Deck Safety

A fisherman simulates the activation of the winch-mounted emergency stop system on the deck of the salmon purse seiner.

On-deck injuries account for 12% of the fatal injuries in commercial fishing and the largest number of hospitalized non-fatal injuries among fishermen in the United States. Wet, pitching decks result in many slips, trips, and falls. High tension lines and cables running through hydraulic haulers and winches can lead to contact injuries including amputations and death.

Fishing Safety Success Story: I Reached Over and Hit the E-Stop

NIOSH has approached reducing these injuries on-deck through a combination of hazard awareness, training development, and engineering intervention. The development of an emergency stop for capstan winches on salmon seine boats in the Pacific Northwest and Alaska is an r2p success story and provided the foundation for NIOSH’s current work developing auxiliary stops and static guards for deck winches it the Gulf of Mexico shrimp fishery.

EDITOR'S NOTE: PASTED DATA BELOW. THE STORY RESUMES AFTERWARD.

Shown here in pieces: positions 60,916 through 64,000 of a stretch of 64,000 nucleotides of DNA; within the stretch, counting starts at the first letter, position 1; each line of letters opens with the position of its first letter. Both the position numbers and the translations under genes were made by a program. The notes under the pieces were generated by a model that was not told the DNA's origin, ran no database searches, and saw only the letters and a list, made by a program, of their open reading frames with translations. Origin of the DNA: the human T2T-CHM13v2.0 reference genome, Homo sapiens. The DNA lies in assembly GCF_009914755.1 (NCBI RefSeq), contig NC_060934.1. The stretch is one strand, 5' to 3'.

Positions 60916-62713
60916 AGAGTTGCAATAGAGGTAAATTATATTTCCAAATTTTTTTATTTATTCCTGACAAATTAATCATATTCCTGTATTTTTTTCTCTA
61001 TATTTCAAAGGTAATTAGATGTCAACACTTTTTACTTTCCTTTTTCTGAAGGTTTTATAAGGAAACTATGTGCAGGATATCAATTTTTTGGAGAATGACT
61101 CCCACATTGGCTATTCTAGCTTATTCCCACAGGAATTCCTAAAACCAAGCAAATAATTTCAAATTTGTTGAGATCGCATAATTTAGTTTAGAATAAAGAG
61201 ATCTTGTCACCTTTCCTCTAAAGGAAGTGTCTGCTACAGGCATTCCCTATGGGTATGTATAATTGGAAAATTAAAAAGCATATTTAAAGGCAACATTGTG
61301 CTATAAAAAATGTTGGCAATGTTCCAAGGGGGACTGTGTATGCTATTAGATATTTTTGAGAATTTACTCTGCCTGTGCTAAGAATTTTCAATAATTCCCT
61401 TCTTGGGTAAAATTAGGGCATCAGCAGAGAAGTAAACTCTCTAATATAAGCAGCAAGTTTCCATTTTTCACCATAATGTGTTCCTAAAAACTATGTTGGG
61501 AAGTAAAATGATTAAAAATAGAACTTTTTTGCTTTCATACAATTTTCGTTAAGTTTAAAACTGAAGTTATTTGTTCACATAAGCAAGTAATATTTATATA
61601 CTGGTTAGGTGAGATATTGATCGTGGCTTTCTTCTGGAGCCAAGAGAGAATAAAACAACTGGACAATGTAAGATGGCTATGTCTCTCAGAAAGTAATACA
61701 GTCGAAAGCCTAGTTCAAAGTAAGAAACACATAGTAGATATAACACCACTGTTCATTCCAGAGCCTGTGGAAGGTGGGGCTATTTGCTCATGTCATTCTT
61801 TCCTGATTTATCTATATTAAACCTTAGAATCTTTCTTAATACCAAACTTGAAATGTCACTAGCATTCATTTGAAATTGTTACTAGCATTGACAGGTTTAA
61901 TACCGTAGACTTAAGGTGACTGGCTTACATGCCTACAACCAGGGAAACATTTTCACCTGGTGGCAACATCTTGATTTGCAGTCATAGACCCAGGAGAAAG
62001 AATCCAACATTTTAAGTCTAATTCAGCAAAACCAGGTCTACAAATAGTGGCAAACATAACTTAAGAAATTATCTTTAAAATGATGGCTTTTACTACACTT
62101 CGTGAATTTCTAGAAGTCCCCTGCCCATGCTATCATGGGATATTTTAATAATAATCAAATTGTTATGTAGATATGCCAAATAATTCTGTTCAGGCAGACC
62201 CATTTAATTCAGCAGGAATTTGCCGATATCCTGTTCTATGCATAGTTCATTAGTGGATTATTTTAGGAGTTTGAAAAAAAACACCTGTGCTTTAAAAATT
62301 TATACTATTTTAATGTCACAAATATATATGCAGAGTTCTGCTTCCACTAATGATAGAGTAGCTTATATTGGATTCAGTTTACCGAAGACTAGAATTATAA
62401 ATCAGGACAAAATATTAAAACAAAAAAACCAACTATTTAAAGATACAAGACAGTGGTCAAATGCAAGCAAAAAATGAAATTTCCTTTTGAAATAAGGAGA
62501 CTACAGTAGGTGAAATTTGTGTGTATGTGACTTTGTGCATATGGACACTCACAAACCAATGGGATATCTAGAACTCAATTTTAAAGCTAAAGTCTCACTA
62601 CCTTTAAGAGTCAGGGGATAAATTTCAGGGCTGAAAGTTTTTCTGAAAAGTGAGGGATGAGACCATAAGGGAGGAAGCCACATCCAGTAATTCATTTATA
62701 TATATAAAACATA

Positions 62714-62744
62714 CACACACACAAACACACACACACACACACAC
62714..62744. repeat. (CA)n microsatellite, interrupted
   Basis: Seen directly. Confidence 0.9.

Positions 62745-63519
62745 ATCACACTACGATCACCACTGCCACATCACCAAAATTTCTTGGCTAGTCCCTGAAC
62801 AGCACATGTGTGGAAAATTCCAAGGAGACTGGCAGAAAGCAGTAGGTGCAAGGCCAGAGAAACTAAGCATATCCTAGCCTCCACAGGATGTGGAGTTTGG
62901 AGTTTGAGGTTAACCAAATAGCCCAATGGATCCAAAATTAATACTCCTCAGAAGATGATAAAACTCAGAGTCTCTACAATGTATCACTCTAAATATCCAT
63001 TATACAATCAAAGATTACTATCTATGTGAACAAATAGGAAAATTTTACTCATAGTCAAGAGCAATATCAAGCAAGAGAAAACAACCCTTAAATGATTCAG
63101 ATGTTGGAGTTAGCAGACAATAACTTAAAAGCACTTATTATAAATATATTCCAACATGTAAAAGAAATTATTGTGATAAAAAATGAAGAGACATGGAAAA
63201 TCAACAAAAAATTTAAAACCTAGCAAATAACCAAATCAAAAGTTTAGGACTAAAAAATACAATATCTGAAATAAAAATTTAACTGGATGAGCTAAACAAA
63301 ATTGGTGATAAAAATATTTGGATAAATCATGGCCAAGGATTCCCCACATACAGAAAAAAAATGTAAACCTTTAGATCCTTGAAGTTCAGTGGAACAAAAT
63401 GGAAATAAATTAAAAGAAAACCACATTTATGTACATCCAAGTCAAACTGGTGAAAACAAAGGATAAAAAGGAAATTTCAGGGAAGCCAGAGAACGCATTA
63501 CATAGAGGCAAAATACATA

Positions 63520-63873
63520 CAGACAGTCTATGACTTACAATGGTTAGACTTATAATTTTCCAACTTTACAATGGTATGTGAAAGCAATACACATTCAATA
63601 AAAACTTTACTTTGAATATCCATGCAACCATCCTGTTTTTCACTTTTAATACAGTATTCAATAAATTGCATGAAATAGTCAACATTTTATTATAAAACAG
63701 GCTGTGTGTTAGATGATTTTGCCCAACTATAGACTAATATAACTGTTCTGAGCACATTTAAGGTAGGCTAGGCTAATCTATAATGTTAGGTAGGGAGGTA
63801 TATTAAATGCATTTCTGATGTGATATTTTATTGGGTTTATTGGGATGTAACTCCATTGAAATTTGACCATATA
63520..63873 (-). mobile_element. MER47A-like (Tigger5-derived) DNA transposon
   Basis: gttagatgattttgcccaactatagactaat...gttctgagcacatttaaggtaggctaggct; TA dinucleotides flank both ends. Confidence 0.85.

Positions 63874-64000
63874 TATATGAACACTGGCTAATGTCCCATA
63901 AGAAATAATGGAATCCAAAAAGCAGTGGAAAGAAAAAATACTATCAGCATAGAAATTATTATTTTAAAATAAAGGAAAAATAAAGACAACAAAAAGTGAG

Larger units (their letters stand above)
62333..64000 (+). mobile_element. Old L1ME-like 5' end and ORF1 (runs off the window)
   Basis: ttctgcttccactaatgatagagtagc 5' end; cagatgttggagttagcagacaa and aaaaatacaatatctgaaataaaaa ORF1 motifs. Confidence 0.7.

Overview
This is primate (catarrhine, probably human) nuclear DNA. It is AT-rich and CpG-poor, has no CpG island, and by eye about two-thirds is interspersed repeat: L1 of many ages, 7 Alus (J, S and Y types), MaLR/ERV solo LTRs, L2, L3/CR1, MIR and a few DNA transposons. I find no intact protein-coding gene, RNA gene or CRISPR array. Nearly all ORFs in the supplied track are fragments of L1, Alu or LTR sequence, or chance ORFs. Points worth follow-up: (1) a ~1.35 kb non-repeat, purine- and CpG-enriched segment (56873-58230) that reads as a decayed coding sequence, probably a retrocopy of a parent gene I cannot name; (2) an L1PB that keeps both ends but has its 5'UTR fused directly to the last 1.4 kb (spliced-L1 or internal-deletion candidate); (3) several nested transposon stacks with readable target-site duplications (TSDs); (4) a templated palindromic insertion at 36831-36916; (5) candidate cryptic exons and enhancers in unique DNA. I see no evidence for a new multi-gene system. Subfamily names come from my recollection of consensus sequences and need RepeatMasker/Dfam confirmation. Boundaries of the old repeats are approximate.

NIOSH is supporting external research into on-deck safety as well. The Harvard School of Public Health is conducting the Northeastern Winch Safety Improvement ProjectExternal investigating drum winch safety for fishing vessels on the East Coast. Researchers at the Pacific Northwest Center for Agriculture Safety and Health (PNASH) are analyzing non-fatal injuries among commercial fishermen in Washington, Oregon, and AlaskaExternal.

OSHA has developed a series of fact sheets on commercial fishingExternal and ship repairExternal addressing other on-board hazards including fallsCdc-pdfExternal, confined spacesCdc-pdfExternal and working with refrigerantsCdc-pdfExternal.

For more information and other resources related to deck safety and non-fatal injuries in commercial fishing visit our Publication page.

Page last reviewed: July 5, 2018, 09:20 AM